Published: 2011-08-01 12:43:12
Author: Raziqueh Hussain
Before you walk the corniche, stroll along the sands, or play in the park, find out from podiatrist Dr Christina Kabbash about the best way to care for your feet in the summer heat.
This summer’s footwear fashion is all about foot-baring high heels, platforms and gladiator-style sandals — while low heels are out.
Regardless of the season, shoe fashion is always about flattering the foot and leg while pulling together the entire fashion statement. This summer, women’s footwear has combined ‘gem-stone glam’ with a barefoot look and with all this attention on heels and toenails their appearance has to be perfect.
Dr Christina Kabbash suggests that both men and women can enjoy cool and flattering sandals once they give some basic attention to care for their feet. She says, “The ‘bare look’ in footwear creates a dilemma for many women who are hiding their unsightly toenails under nail polish or are cramming their toes in small high heels: ‘Yes’, the shoes look terrific, but ‘No’ my feet don’t. But it’s not too late to do something about it and still kick up your heels in sandals."
Dr Kabbash knows a lot about feet. A world renowned orthopedic surgeon specialising in foot and ankle surgery, she is associated with Dubai Bone & Joint Centre in UAE. “One of the most memorable surgeries was the first total ankle replacement I performed with my mentor in New York City six years ago,” Dr Kabbash reveals, adding, “The patient was a previously young active man who suffered from severe ankle pain and loss of motion secondary to a bad ankle joint trauma. Restoring mobility, activity and function as an alternative to fusing the ankle, the gold standard at the time, gave a great deal of satisfaction and hope for future patients with similar issues.”
Healthy, Attractive Feet for Barefoot Season
Summertime means bare feet. At the beach, at the pool or just walking in sandals, it’s the season where your feet get to breathe. But how do you keep your feet healthy as you expose them to dangers like athlete’s foot and other maladies that can make your feet itch, swell or just look ugly? Plus you need to care for your ankle and arches, as no longer they have support from sturdy footwear being used in winter.
“Breathable shoes are important in hot climates for preventing bacterial and fungal infections of the skin. Cotton socks, which wick fluid away from the skin, should always be worn with athletic shoes and changed frequently if moisture accumulates. Keeping the foot and the spaces between the toes dry, can help prevent Athlete’s foot,” she says.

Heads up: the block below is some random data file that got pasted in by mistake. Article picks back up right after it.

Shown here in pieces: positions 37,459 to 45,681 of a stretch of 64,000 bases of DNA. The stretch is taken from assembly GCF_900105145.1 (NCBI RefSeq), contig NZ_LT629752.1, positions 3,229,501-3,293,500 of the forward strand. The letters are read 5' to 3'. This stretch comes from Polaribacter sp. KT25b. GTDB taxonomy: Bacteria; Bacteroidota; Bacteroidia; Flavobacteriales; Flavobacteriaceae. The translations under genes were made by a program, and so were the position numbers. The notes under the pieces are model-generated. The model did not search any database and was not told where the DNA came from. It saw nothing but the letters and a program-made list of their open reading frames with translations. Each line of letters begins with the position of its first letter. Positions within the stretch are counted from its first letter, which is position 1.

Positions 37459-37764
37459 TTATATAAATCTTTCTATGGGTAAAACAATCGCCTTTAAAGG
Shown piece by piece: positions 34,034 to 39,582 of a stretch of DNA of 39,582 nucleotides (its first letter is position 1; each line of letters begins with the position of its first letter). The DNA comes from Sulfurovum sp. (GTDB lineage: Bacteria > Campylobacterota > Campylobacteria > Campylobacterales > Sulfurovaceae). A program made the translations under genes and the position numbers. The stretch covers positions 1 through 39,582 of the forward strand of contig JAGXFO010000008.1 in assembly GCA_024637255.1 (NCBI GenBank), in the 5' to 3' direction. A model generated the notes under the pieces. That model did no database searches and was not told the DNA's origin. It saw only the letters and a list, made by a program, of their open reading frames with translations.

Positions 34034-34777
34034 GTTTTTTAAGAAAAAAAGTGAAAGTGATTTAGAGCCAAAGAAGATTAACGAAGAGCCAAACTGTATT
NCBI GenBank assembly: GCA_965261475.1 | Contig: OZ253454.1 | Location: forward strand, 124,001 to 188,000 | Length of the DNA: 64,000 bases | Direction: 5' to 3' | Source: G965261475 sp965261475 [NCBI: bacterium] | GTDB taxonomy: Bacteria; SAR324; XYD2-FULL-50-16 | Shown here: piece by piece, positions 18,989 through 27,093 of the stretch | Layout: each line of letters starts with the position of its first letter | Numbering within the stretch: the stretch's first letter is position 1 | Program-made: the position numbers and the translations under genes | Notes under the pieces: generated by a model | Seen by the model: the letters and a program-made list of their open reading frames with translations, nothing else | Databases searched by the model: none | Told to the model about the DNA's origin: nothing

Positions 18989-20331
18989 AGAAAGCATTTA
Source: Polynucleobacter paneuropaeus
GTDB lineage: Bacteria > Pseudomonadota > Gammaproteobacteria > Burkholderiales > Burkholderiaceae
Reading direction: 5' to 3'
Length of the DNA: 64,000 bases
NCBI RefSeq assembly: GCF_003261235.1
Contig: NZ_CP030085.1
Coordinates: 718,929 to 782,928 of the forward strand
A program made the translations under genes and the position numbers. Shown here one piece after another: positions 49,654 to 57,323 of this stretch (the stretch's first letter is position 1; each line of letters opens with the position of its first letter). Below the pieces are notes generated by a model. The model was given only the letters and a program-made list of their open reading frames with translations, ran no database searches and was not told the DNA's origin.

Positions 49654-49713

Callus build up is a response of the skin to damage whether it is from rubbing, pressure, or perhaps even heat. “If you are developing calluses on the side of your feet, it is likely your shoes are not wide enough and your feet are rubbing on the shoes in these areas,” she adds.
Corns between the toes are formed when the toe nail of one toe is rubbing against the soft skin of an adjacent toe. Once again, it is likely that the shoes are not wide enough or a deformity is present. “Calluses on the bottom of your feet indicate too much pressure on a bony part of your foot from either walking barefoot on hard surfaces, or not wearing shoe with enough cushioning. Buildup of these calluses actually is counterproductive and increases the pressure,” she notes.
Soaking the foot in warm water for 20 minutes and then gently using a pumice stone can help reduce the calluses. Moisturising creams containing the ingredient urea can also be used to soften calluses.
Ingrown toenails can be caused by deformity of the nail bed from tight shoes, or, from trimming the nails too short at the sides of the nail. “When trimming the nail, trim straight across creating a flat nail end and avoid “rounding out” the nail,” she advices.
High Heels Are Not an Everyday Shoe:
Wearing high heels can be fashionable and may make you feel taller, but at what price? Cramming your feet into shoes with too-high heels or wearing them for too long can cause foot pain and a lot of other problems for your body such as Bunions. A bunion is a swelling at the joint where your big toe meets your foot. “High heels may injure feet in several ways. First too much pressure on the balls of the feet may destroy the natural cushioning fat pad there causing chronic pain later in life. Lack of arch support places strain on the tendons and ligaments crucial for maintaining the arch speeding progression of a flat foot as well as making it increasingly difficult to balance in heels. Cramming toes into a small toe box may mold the toes resulting in the formation and progression of hammertoes and bunions,” she cautions.
Flip flops should be avoided by anyone suffering from plantar fasciitis(heel pain that commonly hurts the worst during the first few steps out of bed and then more as the day progresses).
Ballet flats are commonly thought of as a good shoe to wear but offer no support and very little cushioning from the shock of every day walking. “Human feet evolved over the past few million years to walk on the ground. Hard floors and cement have only been around the past few hundred. Shoes with no cushioning are more likely to cause repetitive stress injuries and pain than shoes with cushioning,” she says."